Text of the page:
It is suggested that the adoption of the Singapore Mediation Convention by the EU on behalf of all its member states is a sensible thing to happen. Clearly, the adoption of the Singapore Mediation Convention by the EU shall create a common level playing field in mediation in the EU. After such adoption, the international MSAs falling within the scope of the Convention, shall be easily enforced directly in any member state, since the Convention shall replace the differing national laws on this point. Cross-border enforcement on the basis of the EU regulations shall always be possible and applicable, in case that an MSA shall have already been granted enforcing effect somewhere else in the EU. Obviously, the frequency of cross-border enforcement shall be reduced, since in most cases direct enforcement shall be preferred for practical reasons. It will however remain for use mostly in mediations that are excluded from the Singapore Mediation Convention and always to the extent allowed under law.
In the EU there has been extensive discussion as to whether a special instrument only for MSAs should exist, given that for the moment an MSA can take only one of the forms mentioned in the various EU Private International Law regulations. (See for example Carlos Esplugues/ José Luis Iglesias, Mediation and private international law: improving free circulation of mediation agreements across the EU European Parliament, Directorate General for Internal Policies. Policy Department C., Citizens’s Rights and Constitutional Affairs, The Implementation of the Mediation Directive 29 November 2016, Brussels, 2016, pp. 70-95). Once the EU adopts the Singapore Mediation Convention, this debate shall become marginal in respect of the types of MSAs that fall in its scope as, for the majority of MSAs, direct enforcement shall be chosen and the adoption of a special instrument for the cross-border enforcement of MSAs shall not be as necessary, or in any event, it shall have a limited importance.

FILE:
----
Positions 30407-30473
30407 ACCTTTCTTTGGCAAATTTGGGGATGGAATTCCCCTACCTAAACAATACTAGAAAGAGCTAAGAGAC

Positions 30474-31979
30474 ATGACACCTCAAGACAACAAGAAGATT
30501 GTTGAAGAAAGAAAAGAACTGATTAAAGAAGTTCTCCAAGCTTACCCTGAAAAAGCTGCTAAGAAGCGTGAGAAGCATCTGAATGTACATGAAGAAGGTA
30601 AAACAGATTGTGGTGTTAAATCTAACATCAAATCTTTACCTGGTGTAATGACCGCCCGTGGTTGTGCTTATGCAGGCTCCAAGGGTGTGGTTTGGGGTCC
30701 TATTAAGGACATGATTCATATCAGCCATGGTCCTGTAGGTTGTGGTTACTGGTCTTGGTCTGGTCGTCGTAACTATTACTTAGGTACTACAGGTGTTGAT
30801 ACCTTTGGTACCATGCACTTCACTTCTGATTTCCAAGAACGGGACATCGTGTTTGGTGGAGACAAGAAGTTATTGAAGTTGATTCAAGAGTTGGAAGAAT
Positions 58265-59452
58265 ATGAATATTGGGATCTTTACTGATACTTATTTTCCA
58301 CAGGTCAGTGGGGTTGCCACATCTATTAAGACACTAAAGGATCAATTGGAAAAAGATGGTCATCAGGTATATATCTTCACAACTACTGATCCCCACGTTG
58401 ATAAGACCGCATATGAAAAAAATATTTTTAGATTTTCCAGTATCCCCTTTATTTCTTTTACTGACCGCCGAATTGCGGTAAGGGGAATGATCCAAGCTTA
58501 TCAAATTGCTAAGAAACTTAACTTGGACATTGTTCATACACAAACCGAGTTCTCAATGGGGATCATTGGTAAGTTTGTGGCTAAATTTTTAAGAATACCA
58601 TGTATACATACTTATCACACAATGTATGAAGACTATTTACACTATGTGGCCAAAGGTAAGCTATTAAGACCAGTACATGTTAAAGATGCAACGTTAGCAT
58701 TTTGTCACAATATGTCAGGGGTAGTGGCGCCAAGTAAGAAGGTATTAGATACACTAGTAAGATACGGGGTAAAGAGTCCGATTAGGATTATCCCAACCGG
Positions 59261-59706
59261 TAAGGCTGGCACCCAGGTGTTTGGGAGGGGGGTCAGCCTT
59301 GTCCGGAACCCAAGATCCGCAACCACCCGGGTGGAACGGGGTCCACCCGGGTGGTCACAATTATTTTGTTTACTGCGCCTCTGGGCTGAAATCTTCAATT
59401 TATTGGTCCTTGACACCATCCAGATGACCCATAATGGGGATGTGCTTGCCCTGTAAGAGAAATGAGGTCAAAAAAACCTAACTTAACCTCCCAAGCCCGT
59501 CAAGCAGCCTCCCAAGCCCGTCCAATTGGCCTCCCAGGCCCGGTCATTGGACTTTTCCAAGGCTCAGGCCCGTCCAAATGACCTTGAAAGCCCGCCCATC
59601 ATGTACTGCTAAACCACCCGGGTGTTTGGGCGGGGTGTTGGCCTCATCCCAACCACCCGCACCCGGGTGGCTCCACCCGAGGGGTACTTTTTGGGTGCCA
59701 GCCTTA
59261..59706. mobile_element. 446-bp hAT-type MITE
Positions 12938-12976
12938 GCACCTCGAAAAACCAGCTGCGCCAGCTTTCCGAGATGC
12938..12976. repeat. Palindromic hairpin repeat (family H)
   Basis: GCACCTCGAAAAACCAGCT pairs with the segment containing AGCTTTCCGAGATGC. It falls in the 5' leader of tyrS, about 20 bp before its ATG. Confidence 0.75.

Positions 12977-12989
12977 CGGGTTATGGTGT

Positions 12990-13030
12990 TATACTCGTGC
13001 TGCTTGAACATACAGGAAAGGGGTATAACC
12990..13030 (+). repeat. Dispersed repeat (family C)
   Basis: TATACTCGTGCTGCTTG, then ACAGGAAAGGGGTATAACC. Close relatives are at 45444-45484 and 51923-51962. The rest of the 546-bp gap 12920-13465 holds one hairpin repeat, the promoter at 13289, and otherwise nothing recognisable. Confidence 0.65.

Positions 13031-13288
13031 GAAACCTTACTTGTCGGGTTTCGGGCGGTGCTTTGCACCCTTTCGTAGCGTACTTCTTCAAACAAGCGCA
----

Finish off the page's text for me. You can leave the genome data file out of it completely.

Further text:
Clearly, the EU has the competence to ratify the Singapore Convention on behalf of its members, since the adoption of an international convention on mediation falls into its relevant competence (Art. 3 para. 2 TFEU where it is mentioned that: “The Union shall also have exclusive competence for the conclusion of an international agreement when its conclusion is provided for in a legislative act of the Union or is necessary to enable the Union to exercise its internal competence, or in so far as its conclusion may affect common rules or alter their scope.” See also Opinion 1/2003 on the relevant competence of the EC in relation to the Lugano Convention which is, just like mediation, part of the “judicial cooperation in civil and commercial matters”).
As a last remark, it should be mentioned that the EU has abstained from any legislation on arbitration, particularly due to the existence of the 1958 New York Convention. The Singapore Mediation Convention is, by and large, following the New York Convention paradigm. Allowing room for the pan-EU application of the Singapore Mediation Convention would be a consistent policy, also in this respect.